ultrasound tech : how it work



In this full article, you’re going to know : what is ultrasound technology, and how does this ultrasound technology work, also what is ultrasound technology risks.

Diagnostic ultrasound is also called acoustic or medical diagnostic acoustic planning, a method of imaging that uses high frequency sound waves to produce images of structures in your body. Images can provide important information in the diagnosis and treatment of several diseases and medical conditions.

Most ultrasound tests are performed using an ultrasound device outside your body, although some include placing a device inside your body.

Why this is being done

Ultrasound is used for several reasons, including:

  • Screening of uterus and ovaries during pregnancy and monitoring of fetal health
  • Diagnosis of bitterness
  • Blood flow assessment
  • Direct a needle for biopsy or tumor therapy
  • Breast mass screening
  • Thyroid examination
  • Detection of genital and prostate problems
  • Evaluation of arthritis (peritonitis)
  • Assessment of bone metabolic diseases


Ultrasound diagnostic imaging is a safe procedure in which low-energy acoustic waves are used. There are no known risks associated with him yet.

A diagnostic ultrasound is an important tool, but there are limits to its use.

Since sound is not well transmitted through the air or bone, ultrasound is not effective in photographing body parts containing gas or hidden by bones such as the lungs or head. To show these locations, the doctor may ask you for other imaging tests such as CT, MRI or X-rays.

How to Prepare

Most ultrasound scans do not require any preparation. However, there are some exceptions:

When you do some tests, such as an ultrasound test on bitterness, your doctor may ask you to avoid eating or drinking for a specified period before testing.

Other tests, such as the ultrasound on the pelvis, may require the bladder to be full.

And your doctor will tell you how much water you need to drink before the test. And you’ll have to avoid urinating until the test is over.

Little kids may need extra preparation. When an ultrasound examination is scheduled for you or your child, the doctor should be asked if there are any specific instructions you will need to follow.

Clothing and personal effects

Wear loose clothes when you go to ultrasound. You might be asked to remove the jewelry during ultrasound, so it’s good to leave any valuables in the house.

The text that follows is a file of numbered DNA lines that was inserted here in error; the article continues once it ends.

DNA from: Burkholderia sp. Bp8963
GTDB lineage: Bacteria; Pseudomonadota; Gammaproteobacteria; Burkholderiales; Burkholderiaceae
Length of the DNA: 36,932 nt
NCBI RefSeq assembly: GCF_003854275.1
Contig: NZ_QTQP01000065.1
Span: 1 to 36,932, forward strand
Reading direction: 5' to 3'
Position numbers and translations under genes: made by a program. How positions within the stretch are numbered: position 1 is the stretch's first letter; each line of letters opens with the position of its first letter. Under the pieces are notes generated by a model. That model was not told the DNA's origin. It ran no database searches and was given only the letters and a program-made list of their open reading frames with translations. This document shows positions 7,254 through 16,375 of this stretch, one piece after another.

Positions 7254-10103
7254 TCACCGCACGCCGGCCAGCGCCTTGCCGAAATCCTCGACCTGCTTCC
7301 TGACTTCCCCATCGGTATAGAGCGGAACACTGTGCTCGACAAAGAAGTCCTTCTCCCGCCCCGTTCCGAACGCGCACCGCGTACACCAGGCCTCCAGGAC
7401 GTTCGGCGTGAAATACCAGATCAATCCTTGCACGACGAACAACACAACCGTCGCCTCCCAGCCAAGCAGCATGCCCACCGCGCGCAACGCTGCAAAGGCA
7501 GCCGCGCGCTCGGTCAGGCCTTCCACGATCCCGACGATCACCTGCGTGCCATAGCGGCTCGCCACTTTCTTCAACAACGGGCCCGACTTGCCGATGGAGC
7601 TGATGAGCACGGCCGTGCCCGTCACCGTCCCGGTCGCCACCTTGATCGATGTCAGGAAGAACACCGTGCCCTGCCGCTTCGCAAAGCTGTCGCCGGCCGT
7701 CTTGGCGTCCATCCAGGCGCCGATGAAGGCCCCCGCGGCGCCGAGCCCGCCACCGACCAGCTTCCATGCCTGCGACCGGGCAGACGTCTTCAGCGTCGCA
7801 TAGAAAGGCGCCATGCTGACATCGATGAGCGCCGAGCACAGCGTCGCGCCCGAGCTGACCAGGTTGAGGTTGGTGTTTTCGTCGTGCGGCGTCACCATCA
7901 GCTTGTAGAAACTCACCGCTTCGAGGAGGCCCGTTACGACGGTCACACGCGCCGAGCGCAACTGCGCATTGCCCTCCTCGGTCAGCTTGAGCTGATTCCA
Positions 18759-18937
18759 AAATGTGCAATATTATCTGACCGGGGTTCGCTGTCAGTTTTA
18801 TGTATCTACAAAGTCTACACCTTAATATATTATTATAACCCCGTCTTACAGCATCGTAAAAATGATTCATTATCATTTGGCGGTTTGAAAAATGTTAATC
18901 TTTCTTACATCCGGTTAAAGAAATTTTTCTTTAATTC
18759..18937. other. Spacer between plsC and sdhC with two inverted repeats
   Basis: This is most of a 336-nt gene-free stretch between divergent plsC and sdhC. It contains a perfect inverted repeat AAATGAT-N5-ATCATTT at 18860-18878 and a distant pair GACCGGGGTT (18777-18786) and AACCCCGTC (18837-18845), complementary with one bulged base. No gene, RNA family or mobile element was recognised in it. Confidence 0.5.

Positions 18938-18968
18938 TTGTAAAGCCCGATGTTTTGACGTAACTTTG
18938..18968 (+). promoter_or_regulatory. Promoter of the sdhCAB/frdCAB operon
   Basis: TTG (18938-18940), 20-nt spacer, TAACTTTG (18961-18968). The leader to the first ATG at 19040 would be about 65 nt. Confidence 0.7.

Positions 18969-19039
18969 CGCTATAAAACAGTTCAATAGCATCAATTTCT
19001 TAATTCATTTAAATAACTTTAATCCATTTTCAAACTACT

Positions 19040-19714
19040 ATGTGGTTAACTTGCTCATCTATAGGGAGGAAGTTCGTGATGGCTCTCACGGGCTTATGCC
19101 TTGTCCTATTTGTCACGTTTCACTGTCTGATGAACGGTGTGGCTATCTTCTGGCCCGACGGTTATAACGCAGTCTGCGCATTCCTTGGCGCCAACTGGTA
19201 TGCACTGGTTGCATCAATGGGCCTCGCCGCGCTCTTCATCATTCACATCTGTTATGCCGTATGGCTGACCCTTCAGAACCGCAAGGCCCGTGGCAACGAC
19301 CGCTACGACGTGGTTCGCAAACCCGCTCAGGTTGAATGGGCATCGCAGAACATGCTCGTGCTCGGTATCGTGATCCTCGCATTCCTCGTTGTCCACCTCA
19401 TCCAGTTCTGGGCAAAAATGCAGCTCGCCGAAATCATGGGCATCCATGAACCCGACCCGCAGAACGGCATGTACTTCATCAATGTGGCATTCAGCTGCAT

What you can expect

  • Before the procedure.

Prior to the start of ultrasound, you may be required to:

Take off any jewelry from the area under examination.

Take off some or all of your clothes.

Change your clothes and wear a hospital dress.

He’ll ask you to stretch out on the exam table.

  • During the procedure

The gel is placed on the skin above the area examined. This helps prevent air pockets, which can prevent sound waves that create images. It’s easy to remove water jellies from the skin and clothes as well, if necessary.

A trained technician (echocardiogram) compresses a small hand – held device (tergam) to the area studied and transports it as needed to take pictures. The telegram sends acoustic waves into the body, collects the waves that bounce and then sends them to the computer, in turn creating images.

Sometimes, ultrasound scans are performed inside the body. In this case, the telegram is connected to a probe that is inserted into one of the natural holes in the body. Like her:

Ultrasound cardiology through the esophagus. The tergam, which is inserted into the esophagus, gets pictures of the heart. It’s usually done while you’re being drugged.

Ultrasound through the rectum. This test creates images of the prostate by placing a special resection in the rectum.

Conducting ultrasound imaging through the vagina. A special hymn is inserted gently into the vagina to take a quick look at the uterus and ovaries.

Ultrasound usually doesn’t hurt. However, a person may experience minor pain when an echo planner directs the translation over the body, especially if the bladder is to be filled or inserted into the body.

Normal ultrasound screening takes 30 minutes to an hour.

  • Results

Upon completion of your examination, a doctor trained to interpret photo studies (radiologist) analyses the images and sends a report to your doctor. Your doctor will share the results with you.

You can return to normal activities immediately after ultrasound.

More about this topic

Ultrasound imaging uses high frequency sound waves (ultrasound) to produce images of internal organs and other tissues. A device called a transducer or translator converts the electric current into acoustic waves, which are sent to the body’s tissues. Acoustic waves bounce back from the structures in the body, and are reflected back into the transformer, which converts the waves into electrical signals. The computer converts the pattern of electrical signals into an image, which is displayed on a screen and recorded on film, video or digital computer image. X – rays aren’t being used.

Ultrasound imaging is painless, relatively inexpensive, and very safe, even during pregnancy.

ultrasound imaging procedure

If the abdomen is tested, patients may be required to refrain from eating and drinking for several hours before testing.

The examiner usually places a thick gel on the area’s skin for examination, to ensure that the sound is well transmitted. The Tergam converter is placed on the skin and transported over the area for evaluation.